Know Thine Enemy

I‘m being inundated with alerts about today’s Toronto Sun article(s):  one on the horsemeat industry in Canada, and the other featuring the restaurant, La Palette, in Ontario complaining that “they just can’t fill all their orders…not enough horsemeat available to their horse-eating customers because the CFIA is more stringent about the food safety of horsemeat.”  How unfortunate.  And on so many counts: first is that those horse-eating customers are being deprived; second, that chef (clearly the picture was meant to get a reaction from horse advocates) must be so stressed-out because he can’t meet the restaurant’s demand for horsemeat; third, that the restauranteur actually believes that the CFIA has somehow magically become 100 per cent more competent and now has the manpower to guarantee the food safety of horses imported from a country, the US, where medication histories are not documented.

As mentioned before on this blog, the CFIA was slapped on the wrist by the FVO of the EU (European Union) for inaccuracies in the EIDs (even in identifying the gender and breed of a slaughter-bound horse), and for being unable to reach an agreement with the US as to how to verify the food safety of the horses we import.  The CFIA re-grouped and inaugurated new practices:  one was to work more closely with the Canada Border Services Agency (CSBA) by scheduling when and where slaughter-bound horse shipments could cross our border; two was to add space on the EID document for two more signatures (since sometimes there was no signature at all, and most times, it was signed by the kill-buyer himself); and three (and this still boggles my mind) was to release “smaller abattoirs” from meeting CFIA food safety and humane treatment regulations “because it was a burden on the small business owner of abattoirs to have to meet those requirements”.  (See blog on the repeal of Section 33 of the Meat Inspection Act under “Horse Apartheid“).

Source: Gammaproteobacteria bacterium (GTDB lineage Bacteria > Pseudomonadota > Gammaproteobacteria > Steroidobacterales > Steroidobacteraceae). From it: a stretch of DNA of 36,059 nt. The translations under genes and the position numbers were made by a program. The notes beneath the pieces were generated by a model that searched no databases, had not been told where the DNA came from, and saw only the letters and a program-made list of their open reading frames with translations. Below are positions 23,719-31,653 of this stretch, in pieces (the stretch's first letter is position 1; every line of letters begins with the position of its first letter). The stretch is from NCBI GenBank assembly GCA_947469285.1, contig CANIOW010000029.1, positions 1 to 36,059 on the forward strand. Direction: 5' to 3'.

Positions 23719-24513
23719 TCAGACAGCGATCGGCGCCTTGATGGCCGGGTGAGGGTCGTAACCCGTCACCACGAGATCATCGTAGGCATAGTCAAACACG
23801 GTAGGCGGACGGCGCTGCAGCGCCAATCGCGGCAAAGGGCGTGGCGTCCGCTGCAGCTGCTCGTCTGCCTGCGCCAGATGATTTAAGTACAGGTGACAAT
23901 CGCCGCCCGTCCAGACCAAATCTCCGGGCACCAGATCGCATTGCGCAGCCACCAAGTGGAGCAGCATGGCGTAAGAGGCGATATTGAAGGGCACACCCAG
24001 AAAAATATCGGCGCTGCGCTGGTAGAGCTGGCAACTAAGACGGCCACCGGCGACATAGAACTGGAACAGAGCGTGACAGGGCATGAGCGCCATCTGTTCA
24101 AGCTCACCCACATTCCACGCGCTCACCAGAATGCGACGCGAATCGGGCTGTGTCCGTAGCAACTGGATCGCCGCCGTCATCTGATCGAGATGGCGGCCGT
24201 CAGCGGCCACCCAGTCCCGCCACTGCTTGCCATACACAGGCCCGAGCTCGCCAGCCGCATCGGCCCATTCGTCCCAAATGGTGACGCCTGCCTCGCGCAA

I’ll continue a little later.  It strikes me that trying to stop this practice is like house-training a puppy:  you must be consistent and repeat, repeat, repeat.  I won’t stop repeating until I’m out of breath.  For now, I’ll leave you with this thought:  the enemy is both within and without.  Don’t doubt that for a minute.

1 Comment

  1. Cynthia
    Feb 23, 2012

    I hear you. We’re working on it, Suzanne. The difference between anti-slaughter feelings and great change is…movement. A devoted group in Quebec is mobilizing…we will lift “feeling” to “movement”. The reality, I know, means that every five minutes an equine is slaughtered somewhere in the world, but we will do what we can do, all that is do-able, all aimed at protecting equines. “Brick by brick, my friend…brick by brick will be how Rome is built”. Send us all only positive energy…I know you will.

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